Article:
*Don’t EVER, EVER, EVER bring the subject of adoption in front of that family’s child. EVER. You have NO IDEA where that family is at on the subject of revealing that their child is adopted to that child. It is entirely presumptuous and insensitive to bring up the subject of adoption in front of a child. (yes, it’s happened to our family many times)
*”Excuse me, is your child adopted?” It’s none of your business. No, seriously, it’s absolutely NONE of your business how that child came into that family (I don’t care if the child is purple and green plaid and the parents are brown and black striped), unless that family wants to make that information known to you. How would you like it if people constantly asked you, “Did you go through IVF (invitro-fertilization)”, or “How long did it take you to get pregnant?” It’s NONE of your business.
*”Is she your’s or did you adopt her?” I just squint my eyes and twist my head back and forth at them and force them to repeat themselves until they understand that that is the most bass-ackward, ignorant, back-woods, dumb-a_____ thing you could possibly say. Sometimes I have to twist my neck back and forth a few times. Rinse and repeat until the person gets the point.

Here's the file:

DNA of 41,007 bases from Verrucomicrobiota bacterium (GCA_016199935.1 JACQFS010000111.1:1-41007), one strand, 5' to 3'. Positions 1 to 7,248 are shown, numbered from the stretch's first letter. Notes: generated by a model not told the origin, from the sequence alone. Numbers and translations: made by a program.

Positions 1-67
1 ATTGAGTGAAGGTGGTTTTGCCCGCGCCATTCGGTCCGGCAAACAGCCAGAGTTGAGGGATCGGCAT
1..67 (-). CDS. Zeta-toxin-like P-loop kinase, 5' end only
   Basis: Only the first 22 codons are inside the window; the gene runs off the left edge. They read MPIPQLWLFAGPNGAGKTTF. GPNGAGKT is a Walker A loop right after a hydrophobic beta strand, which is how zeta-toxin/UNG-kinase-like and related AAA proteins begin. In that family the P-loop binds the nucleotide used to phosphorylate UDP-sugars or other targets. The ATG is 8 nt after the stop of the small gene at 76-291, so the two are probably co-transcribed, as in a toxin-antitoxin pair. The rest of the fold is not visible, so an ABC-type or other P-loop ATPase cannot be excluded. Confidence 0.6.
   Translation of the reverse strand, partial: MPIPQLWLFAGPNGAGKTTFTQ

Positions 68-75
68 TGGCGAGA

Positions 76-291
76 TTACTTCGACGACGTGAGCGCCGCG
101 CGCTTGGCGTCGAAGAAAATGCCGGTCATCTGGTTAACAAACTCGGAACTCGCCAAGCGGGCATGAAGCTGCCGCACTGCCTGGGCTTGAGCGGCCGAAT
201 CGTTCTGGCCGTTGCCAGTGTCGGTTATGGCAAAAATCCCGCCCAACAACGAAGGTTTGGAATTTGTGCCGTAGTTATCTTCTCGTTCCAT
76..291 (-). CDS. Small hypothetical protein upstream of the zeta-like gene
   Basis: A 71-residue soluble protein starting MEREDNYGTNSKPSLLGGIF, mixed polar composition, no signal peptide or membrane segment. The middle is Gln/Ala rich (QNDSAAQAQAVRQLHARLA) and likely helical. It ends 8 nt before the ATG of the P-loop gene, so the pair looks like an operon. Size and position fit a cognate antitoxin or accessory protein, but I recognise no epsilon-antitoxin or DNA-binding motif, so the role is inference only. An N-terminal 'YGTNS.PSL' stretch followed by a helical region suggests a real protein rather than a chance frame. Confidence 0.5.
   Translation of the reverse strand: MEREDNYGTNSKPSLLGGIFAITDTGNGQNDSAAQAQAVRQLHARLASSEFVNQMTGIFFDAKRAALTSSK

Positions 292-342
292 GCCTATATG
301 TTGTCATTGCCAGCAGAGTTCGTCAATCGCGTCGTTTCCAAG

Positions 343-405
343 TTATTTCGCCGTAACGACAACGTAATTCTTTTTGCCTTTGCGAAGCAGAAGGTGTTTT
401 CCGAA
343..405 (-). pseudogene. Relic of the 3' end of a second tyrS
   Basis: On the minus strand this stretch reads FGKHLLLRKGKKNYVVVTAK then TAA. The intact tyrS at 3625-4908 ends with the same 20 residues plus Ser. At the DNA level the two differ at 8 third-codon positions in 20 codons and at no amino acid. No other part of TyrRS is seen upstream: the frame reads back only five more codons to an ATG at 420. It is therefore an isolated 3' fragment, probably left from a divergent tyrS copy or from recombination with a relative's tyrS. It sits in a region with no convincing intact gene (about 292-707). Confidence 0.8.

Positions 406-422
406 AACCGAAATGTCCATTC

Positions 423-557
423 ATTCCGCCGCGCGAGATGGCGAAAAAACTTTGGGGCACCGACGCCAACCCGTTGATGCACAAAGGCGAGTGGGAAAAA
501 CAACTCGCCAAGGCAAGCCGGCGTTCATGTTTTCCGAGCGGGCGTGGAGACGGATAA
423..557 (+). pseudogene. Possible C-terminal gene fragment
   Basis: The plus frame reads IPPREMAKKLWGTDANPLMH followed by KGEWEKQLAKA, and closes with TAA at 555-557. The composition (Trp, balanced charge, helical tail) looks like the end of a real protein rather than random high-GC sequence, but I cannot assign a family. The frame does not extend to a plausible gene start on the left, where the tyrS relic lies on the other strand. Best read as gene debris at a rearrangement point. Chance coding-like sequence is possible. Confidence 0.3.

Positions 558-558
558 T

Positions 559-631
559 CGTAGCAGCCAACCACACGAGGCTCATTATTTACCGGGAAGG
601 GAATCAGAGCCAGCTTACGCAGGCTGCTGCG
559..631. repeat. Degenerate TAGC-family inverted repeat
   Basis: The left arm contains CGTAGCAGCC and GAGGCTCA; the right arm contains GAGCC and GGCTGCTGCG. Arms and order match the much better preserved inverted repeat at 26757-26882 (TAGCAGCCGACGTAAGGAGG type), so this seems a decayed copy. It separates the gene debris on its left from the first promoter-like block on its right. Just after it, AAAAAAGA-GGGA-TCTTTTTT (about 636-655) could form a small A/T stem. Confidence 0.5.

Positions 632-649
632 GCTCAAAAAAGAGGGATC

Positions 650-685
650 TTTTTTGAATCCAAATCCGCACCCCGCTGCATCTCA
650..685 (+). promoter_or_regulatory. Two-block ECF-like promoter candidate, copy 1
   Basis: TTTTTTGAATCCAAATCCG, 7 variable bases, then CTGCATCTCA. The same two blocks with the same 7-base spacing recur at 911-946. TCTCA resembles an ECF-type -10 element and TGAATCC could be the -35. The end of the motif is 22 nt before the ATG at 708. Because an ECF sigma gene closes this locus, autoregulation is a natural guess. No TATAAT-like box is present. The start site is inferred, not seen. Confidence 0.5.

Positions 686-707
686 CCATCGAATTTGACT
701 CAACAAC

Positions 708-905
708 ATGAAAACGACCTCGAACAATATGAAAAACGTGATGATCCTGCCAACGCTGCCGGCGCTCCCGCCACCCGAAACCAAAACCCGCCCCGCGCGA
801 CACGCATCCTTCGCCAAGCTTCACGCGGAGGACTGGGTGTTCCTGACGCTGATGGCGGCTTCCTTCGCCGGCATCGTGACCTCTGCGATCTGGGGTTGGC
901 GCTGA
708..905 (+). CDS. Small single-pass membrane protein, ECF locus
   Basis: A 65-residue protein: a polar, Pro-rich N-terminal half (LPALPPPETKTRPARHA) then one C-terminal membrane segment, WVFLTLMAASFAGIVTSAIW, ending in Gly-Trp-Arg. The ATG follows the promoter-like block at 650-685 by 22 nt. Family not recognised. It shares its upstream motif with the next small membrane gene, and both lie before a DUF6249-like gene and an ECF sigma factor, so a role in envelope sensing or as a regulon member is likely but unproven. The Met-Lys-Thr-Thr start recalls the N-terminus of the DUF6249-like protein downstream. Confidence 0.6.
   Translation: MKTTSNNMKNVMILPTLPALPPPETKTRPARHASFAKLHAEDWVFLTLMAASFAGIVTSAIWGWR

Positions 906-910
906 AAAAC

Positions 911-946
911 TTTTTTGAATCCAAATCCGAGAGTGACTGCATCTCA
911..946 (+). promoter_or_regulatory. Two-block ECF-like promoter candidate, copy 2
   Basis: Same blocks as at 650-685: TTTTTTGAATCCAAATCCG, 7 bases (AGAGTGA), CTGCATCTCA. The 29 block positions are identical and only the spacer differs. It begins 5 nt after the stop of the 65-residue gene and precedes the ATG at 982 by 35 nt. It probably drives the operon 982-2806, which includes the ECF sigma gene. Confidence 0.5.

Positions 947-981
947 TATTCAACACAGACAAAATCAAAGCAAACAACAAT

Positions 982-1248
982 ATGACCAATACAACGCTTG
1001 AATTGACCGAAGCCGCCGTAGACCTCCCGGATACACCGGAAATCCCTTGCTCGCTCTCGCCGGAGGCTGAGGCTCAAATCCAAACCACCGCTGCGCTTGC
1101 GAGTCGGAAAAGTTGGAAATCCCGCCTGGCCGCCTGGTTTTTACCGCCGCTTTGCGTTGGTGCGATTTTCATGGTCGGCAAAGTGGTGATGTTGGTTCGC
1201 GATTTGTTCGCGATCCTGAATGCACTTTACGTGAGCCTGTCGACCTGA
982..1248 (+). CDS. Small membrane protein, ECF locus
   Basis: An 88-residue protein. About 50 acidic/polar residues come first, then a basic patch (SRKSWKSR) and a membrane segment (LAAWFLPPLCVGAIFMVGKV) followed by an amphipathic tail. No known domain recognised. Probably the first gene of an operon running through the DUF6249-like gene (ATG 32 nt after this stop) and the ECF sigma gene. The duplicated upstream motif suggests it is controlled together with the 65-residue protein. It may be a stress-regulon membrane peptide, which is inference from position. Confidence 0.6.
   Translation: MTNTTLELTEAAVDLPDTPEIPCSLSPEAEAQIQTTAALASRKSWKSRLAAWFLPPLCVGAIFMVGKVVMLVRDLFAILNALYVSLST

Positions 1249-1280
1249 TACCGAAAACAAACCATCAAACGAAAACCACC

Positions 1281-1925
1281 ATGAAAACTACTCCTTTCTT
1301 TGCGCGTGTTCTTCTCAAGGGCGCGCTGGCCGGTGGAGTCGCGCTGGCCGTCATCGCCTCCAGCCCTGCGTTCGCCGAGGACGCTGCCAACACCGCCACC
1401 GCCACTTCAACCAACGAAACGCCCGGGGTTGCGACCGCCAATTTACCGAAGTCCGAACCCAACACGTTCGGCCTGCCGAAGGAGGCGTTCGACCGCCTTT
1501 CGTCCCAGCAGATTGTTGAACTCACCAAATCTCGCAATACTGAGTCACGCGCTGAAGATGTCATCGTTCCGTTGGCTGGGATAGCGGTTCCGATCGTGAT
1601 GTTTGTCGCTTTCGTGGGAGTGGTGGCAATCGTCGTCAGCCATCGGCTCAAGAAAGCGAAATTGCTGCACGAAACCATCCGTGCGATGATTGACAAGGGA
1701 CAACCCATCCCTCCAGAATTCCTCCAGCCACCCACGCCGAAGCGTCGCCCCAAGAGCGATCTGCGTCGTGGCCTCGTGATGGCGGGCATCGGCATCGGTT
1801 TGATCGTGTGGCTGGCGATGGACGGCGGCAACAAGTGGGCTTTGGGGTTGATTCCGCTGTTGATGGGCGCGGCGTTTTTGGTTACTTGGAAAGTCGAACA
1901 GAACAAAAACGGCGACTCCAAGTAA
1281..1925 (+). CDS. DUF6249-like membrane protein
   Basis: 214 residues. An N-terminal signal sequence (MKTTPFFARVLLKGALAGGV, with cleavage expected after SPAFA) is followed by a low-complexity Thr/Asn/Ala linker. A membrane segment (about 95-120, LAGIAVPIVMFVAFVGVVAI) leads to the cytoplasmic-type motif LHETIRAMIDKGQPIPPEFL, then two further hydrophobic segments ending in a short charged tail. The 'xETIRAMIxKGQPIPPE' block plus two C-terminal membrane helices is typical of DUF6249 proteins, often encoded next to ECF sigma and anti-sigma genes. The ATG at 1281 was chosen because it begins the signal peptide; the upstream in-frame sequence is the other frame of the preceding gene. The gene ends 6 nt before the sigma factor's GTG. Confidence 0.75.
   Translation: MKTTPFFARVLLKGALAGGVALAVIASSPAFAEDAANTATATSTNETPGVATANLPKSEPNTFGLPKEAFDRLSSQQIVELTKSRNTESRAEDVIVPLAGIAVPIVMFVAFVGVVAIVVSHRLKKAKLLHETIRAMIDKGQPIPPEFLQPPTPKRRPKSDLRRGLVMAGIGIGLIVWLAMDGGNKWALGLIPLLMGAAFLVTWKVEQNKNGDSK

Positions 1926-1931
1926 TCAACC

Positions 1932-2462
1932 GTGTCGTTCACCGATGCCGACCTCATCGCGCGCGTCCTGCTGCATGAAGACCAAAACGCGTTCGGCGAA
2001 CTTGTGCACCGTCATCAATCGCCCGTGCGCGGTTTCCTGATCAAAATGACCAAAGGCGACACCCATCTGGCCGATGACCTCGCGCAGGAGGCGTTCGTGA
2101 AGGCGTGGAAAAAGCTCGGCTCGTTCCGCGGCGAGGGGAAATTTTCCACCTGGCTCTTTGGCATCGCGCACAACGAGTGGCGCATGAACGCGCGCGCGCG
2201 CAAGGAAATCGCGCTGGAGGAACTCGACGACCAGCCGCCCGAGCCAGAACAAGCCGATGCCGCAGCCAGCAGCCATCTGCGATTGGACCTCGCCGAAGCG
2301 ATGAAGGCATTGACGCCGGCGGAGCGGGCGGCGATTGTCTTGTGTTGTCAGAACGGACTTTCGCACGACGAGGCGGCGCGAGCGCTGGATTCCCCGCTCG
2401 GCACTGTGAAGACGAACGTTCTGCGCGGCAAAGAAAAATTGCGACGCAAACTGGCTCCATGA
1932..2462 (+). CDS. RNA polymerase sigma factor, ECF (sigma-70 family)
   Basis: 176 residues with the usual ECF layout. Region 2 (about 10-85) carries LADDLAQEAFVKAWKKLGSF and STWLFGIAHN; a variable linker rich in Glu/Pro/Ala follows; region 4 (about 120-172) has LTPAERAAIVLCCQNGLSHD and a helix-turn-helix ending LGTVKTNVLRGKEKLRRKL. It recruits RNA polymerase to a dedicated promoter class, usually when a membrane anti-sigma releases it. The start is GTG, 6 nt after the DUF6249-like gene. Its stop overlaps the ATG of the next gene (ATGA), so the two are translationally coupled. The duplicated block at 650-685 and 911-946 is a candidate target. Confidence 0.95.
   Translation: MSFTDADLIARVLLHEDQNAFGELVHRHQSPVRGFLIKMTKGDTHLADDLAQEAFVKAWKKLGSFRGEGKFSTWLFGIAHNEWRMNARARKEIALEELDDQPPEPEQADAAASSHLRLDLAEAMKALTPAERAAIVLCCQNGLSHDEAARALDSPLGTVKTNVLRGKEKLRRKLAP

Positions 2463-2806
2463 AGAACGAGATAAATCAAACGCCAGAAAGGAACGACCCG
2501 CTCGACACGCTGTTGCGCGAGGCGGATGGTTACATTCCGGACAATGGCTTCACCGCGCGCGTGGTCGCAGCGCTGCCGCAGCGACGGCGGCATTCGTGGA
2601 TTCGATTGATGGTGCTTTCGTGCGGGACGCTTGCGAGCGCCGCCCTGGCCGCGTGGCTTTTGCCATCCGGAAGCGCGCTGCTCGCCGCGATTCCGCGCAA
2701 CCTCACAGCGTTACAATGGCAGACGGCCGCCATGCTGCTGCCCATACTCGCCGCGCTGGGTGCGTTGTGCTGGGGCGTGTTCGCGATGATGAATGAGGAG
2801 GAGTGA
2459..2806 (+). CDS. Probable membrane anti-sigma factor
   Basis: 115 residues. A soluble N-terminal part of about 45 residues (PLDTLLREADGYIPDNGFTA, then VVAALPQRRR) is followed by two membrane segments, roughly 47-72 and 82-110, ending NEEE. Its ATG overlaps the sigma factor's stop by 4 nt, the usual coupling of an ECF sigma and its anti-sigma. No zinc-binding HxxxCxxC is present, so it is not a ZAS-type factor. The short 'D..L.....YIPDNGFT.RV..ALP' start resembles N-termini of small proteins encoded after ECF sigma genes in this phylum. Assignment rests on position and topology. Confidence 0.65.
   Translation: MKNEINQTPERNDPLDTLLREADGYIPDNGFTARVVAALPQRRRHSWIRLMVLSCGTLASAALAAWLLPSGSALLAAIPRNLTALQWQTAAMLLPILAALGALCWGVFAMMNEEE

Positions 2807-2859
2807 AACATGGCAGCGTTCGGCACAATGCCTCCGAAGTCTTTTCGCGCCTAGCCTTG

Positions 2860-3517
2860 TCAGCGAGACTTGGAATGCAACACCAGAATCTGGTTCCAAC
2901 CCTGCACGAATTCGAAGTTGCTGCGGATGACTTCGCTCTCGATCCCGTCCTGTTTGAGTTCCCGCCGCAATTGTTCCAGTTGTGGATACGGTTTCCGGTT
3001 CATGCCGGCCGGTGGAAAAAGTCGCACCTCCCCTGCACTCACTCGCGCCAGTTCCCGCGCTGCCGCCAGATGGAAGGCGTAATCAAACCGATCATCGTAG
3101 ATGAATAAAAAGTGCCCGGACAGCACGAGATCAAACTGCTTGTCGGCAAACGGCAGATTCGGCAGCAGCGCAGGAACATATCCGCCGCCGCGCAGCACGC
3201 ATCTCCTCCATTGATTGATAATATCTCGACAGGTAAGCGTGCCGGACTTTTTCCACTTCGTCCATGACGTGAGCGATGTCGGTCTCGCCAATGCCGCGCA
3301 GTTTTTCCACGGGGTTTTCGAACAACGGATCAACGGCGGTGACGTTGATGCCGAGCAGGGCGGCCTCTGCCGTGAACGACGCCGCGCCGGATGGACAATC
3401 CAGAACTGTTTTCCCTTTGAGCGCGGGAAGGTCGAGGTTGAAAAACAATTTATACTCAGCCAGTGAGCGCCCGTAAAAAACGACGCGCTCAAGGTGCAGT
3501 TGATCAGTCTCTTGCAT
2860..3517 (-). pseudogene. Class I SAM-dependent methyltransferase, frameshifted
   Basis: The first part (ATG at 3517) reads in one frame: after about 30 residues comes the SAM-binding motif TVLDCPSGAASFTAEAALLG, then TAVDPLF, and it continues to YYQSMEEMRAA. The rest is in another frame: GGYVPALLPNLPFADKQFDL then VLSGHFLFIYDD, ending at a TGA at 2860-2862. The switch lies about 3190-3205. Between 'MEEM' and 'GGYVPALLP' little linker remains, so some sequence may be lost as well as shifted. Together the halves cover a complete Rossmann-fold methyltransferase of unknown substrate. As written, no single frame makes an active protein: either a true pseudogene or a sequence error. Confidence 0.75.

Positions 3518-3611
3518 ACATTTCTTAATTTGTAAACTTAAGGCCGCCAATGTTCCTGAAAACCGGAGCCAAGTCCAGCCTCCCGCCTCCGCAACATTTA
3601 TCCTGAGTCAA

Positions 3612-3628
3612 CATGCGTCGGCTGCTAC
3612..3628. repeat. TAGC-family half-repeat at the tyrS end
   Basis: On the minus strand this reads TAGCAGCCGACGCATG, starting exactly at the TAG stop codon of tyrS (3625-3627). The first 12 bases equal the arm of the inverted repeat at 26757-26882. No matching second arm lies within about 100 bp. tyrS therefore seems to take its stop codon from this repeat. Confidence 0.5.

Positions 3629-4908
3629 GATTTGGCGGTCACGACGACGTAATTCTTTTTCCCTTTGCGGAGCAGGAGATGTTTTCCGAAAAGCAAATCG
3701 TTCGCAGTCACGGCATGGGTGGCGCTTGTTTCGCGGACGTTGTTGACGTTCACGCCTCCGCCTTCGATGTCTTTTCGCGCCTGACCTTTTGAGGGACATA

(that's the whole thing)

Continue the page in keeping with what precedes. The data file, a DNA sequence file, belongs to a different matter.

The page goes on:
*”How many of your kids are natural?” (as freakish and alien as all of our kids may seem to us at times, all our kids are 100% homosapien humanoids)
*”Did you adopt because you couldn’t have kids of your own?” I can’t speak for other families (despite my natural inclination to do just that), but I can tell you emphatically without a doubt that adoption is NOT A CONSOLATION prize for us. My children are not second rate because of HOW they came into our family and I’ll go to the mat on that one. If any family ever seems to you that that’s how they came to the adoption decision, then hopefully they will learn over time (if they pay attention to their child who is trying to teach them) that that’s not how the world works. EVERY child, no matter how they come to us, is the best thing we could EVER hope for.
*”I just don’t think I could love someone else’s child like I could my own.” That fine. Keep that sentiment to yourself and don’t ever say that out loud again. EVER. (and yes, I’ve heard this many times)